|El Zahraa Hotel||11 Ramses St., El Tahrer Squar||Hotel||-|
|Gresham House Hotel||20 Talaat Harb (Near Tallat Harb Square) City centre||Hotel||84|
|Havana Hotel||26 Syria St. Mohandeseen Cairo||Hotel||-|
|Hostel Brothers||34 Talaart Harb Street Yacoubian Building 4th Floor||hostel||-|
|Hotel Vienna||26 Mahmoud Bassiouni St., 2nd Floor,||Hotel||-|
|Indiana Hotel||16, El Saraya St, Dokki, vinny square||Hotel||71|
|Invitation Hotel||11 Ramsis Street Abdelmonem Riyad Square Down Town||Hotel||84|
|Isis Hotel||33B Ramses St Maarof Tower||Hotel||86|
|Jasmine Hotel||26 Sherif St. Downtown - Cairo||Hostel||86|
|Juliana Hotel||8 Ibrahim Nagib - Garden City - Downtown||Hostel||85|
|King Hotel||20, Abdel Rehim Sabri Str. Dokki||Hotel||81|
|King Tut Hostel||37 Taalat Harb street, Down Town 8th Floor||Hostel||57|
|Lialy Inn||8 Talaat Harb Square||Hostel||85|
|Luna Hotel||27 Talaat Harp Street Downtown Cairo 27 Talaat Harp Street Downtown Cairo||Hotel||89|
|May Fair Hotel||9 El Aziz Osman - Zamalek||Hotel||82|
|Meramees Hostel||32 Sabri Abou Alam Street||Hostel||96|
|Museum View Hotel||2 Champllion St. Cairo||Hotel||83|
|New Garden Palace Hotel||11 Modereat Al Tahrir St. Garden City||Hotel||77|
|New Minerva Hostel||39, Talaat Harb st.||Hostel||75|
|New Palace Hotel||17, Soliman El Halaby St, From Emad El Din St||Hostel||79|
|Nubian Hostel||4 Elwy Street off Qasr El Nile Street||Hostel||88|
|Paris Hotel Cairo||15 Talaat Harb Street Third Floor||Hotel||66|
|Pension Vienna||26 Mahmoud Bassiouni||Hostel||-|
|Pharaoh Egypt Hotel||11 Ahmed Orabi St., Sphinx Sq., Mohandessin, Giza,||Hotel||76|
|Pharaohs Palace Hostel||26 Kasr El Nil st. Downtown||Hostel||86|
|Ramses II Hotel and Hostel||37 talaat harb st cairo 12 floor down town||Hotel||91|
|Regent House Hostel||2Maruf Street from Talat Harb||Hostel||90|
|Richmond Hotel||41 Shereef street, Downtown||Hotel||86|
|Rotana Palace||37-Talaat Harb Street, Downtown, 6th floor Cairo,E||Hostel||71|
|Sara Inn Hostel||21 Yousef Elgendy St.- cnr. Hoda Sharawy St.||Hostel||70|
|Select Hotel||19 Adly St. Down Town||Hostel||81|
|Sun Hotel||2 Talaat Harb Street Tahrir Square||Hostel||-|
|The Australian Hostel||23 Abd El Khalek Tharwat Downtown||Hostel||80|
|The Hotel Lotus||12, Talaat Harb Street||Hotel||84|
|Venice Hosokawaya||4 Souk El Tawfiqya Street 4th Floor||Hostel||80|
|Venus Hotel||38 Ramesis St Ramesis Sq||Hotel||83|
|Wake UP! Cairo Hostel||33 A Ramsis st., Marouf Tower. Downtown||Hostel||92|
|Windsor Hotel||19 Alfi Bey||Hotel||85|
|Cairo City Center Hotel||14 Champlion Street Downtwon||Hotel||-|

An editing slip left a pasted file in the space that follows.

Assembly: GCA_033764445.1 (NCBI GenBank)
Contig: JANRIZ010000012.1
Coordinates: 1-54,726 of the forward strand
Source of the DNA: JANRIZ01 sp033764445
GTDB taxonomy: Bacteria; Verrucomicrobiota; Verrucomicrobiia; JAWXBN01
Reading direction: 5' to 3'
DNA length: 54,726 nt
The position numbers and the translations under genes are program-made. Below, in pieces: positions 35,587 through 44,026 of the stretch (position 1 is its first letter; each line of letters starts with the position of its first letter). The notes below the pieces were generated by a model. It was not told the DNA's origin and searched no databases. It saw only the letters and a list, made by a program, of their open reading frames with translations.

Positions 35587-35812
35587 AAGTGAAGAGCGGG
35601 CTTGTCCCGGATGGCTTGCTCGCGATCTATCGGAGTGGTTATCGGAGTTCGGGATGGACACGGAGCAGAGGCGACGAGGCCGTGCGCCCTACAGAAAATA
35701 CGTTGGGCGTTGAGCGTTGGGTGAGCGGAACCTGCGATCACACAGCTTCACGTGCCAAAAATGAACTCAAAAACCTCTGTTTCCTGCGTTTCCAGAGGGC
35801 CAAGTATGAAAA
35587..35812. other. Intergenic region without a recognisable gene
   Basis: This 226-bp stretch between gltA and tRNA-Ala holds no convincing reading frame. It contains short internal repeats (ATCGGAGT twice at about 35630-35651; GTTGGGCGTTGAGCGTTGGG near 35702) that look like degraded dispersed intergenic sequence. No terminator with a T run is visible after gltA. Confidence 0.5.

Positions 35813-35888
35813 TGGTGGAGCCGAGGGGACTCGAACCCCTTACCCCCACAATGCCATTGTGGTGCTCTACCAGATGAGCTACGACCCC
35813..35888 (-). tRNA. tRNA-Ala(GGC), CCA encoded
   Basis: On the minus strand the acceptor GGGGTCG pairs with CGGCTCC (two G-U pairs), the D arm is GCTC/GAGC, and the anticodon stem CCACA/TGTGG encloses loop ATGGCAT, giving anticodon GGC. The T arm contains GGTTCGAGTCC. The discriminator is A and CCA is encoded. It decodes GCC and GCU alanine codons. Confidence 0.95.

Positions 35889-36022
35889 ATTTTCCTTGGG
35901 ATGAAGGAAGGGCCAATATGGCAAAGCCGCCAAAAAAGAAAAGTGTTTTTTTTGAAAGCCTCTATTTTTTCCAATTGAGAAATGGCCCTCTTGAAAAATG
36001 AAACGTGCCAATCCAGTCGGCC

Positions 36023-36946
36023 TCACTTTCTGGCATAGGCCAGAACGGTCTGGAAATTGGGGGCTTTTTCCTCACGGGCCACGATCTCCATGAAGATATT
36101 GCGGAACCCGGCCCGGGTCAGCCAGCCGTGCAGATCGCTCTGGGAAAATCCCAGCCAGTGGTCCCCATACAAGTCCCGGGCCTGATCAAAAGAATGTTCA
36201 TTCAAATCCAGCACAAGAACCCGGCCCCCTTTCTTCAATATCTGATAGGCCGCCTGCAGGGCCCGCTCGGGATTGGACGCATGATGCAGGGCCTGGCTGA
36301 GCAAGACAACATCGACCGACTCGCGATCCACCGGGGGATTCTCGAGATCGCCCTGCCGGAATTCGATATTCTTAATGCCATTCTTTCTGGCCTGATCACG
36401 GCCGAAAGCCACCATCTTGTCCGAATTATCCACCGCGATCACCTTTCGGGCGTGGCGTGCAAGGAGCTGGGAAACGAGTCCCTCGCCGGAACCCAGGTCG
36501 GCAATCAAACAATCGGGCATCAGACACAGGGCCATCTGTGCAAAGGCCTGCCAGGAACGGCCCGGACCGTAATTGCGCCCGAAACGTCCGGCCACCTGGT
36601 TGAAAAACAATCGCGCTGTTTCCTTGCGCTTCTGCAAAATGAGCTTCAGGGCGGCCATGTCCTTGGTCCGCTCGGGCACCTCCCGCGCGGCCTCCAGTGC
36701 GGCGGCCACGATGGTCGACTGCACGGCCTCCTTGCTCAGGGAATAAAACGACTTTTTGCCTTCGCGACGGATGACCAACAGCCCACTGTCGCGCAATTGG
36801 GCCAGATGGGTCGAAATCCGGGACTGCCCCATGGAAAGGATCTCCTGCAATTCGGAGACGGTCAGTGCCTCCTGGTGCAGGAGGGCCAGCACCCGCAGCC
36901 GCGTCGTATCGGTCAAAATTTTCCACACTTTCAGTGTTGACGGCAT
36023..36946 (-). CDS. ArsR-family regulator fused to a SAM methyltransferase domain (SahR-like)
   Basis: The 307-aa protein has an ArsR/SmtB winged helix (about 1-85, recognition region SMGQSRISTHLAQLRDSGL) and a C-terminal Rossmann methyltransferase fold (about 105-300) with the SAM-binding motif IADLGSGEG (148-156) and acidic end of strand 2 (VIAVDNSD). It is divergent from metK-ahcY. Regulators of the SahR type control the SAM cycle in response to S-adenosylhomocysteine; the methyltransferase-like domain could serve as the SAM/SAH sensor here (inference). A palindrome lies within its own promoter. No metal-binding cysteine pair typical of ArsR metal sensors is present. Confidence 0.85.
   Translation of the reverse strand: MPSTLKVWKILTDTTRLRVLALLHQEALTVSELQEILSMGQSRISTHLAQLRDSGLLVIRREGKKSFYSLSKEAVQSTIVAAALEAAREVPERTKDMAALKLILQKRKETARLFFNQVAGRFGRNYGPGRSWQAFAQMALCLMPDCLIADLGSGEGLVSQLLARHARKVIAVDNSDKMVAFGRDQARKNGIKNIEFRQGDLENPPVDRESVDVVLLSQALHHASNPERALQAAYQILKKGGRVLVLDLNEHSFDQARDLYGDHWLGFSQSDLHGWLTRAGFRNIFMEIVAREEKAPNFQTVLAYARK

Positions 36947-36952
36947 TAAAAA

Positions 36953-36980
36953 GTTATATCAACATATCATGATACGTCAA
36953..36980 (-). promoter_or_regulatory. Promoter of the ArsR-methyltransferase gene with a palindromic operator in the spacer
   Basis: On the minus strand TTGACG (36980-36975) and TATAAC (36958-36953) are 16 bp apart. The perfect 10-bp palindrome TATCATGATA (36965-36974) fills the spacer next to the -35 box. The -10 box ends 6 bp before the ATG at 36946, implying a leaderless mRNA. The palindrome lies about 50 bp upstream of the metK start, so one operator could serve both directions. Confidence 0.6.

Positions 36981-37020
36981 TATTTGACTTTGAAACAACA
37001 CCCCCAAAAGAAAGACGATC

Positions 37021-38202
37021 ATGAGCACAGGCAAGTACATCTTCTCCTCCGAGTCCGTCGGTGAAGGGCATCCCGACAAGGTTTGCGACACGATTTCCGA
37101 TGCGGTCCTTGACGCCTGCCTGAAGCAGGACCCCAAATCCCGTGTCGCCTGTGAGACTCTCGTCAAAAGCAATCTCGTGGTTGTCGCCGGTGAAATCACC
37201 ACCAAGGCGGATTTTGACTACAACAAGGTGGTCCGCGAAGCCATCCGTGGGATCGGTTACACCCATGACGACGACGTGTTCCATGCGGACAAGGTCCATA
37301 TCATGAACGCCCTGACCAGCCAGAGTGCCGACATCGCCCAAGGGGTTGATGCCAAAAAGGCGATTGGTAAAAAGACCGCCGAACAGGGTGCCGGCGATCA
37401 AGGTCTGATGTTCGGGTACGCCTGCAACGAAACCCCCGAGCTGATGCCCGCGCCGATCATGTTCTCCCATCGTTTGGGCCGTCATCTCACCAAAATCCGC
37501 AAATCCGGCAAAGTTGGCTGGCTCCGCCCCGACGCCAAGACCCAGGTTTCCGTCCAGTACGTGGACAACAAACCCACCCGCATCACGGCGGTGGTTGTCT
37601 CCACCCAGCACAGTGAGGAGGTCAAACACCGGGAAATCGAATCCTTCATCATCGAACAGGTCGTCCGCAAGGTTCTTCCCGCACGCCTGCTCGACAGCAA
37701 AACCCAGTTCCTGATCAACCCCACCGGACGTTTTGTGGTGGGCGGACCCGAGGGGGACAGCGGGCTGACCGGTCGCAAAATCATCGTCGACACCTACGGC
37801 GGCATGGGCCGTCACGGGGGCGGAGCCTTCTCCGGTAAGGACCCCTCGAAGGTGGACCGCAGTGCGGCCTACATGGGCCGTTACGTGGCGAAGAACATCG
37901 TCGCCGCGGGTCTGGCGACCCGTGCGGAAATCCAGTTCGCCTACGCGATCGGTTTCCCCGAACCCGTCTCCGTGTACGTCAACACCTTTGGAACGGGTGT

|Brothers Hostel||34 Talaart Harb Street, 4th Floor||Hostel||87|
|Egyptian Night||13 Merit Basha St. Cairo Egypt||HOSTEL||84|
|Bella Luna||27 Talaat Harb St - 3rd Floor||Hostel||92|
|Jamaica Hotel||34 Abd El Khalek Sarwat Street||Hotel||88|
|Cairo Paradise Hotel||41 Sherif Street, Downtown||Hotel||89|
|Travelers House||43 Sherief Street (on the corner) 4th floor||Hostel||89|
|Cairo Marriott Hotel & Omar El Khayam Casino||16 Saray El Gezira Street||Hotel||-|
|Le Meridien Pyramids||El Remaya Square - Pyramids||Hotel||-|
|Four Seasons Cairo At Nile Plaza Hotel||1089 Corniche El Nil , P.O Box 63 Maglis El Shaab Garden City||Hotel||-|
|Fairmont Heliopolis & Towers Hotel||El Shaheed Sayed Zakaria St, Uruba St, Heliopolis||Hotel||-|
|Four Seasons Cairo At The First Residence||35 Giza Street||Hotel||-|
|Fairmont Nile City Cairo Hotel||Nile City Towers - 2005 B Corniche El Nil, Ramlet Beaula||Hotel||-|
|Grand Hyatt Cairo Hotel||Corniche El Nile, Garden City Roda Island||Hotel||-|
|Dusit Thani Lakeview Cairo Hotel||The LakeView, El-Tesseen St||Hotel||-|
|Semiramis Intercontinental Cairo Hotel||Corniche El Nile, Downtown||Hotel||-|
|Pyramisa Suites & Casino Cairo Hotel||60 Giza Street Dokki||Hotel||-|
|Radisson Blue Heliopolis Hotel||Abdel Hamid Badawy St Heliopolis||Hotel||-|
|Barcelo Cairo Pyramids Hotel||229 Pyramids Road||Hotel||-|
|Golden Tulip Flamenco Cairo Hotel||2 El Gezira El Wosta Street Zamalek||Hotel||-|
|Zoser Cairo Hotel||252 Pyramids Road||Hotel||-|
|Sonesta Cairo Heliopolis Hotel||3, Tayaran St, Nasr City Heliopolis||Hotel||-|
|Swiss Inn Pyramids Golf Resort||Dreamland, 6th of October City El Wahat Road||Hotel||-|
|Swiss Inn Plaza Resort||Al Wahat Road, 6th Of October||Hotel||-|
|Cataract Pyramids Resort||El Haraneya - Sakkara Road||Hotel||-|
|Tiba Pyramids Resort||33 Pyramids Road||Hotel||-|
|Kaoud Delta Pyramids Hotel||16 King Faisal Street||Hotel||-|
|Baron Heliopolis Cairo Hotel||4 Ma'ahad Al Sahary St., Heliopolis, Cairo, Egypt||Hotel||-|
|Pharoahs Dokki Hotel||12 Lotfi Hassouna Street||Hotel||-|
|Caroline Crillon Hotel||49 Syria Street Mohandessin||Hotel||-|
|The Karvin Heliopolis Hotel||11, Mohamed Ebeid Street Nozha Street | El Sabaa Emarat Heliopolis||Hotel||-|
|Longchamp Cairo Hotel||21 Ismail Mohamed Street Zamalek, Cario, Egypt||Hotel||-|
|Husa Gawharet Al Ahram Hotel||103, Al Ahram St||Hotel||-|
|Cairo Downtown Hotel||2 Amir Kadadar St, Bab El looq Tahrir Squire, Cair||Hotel||-|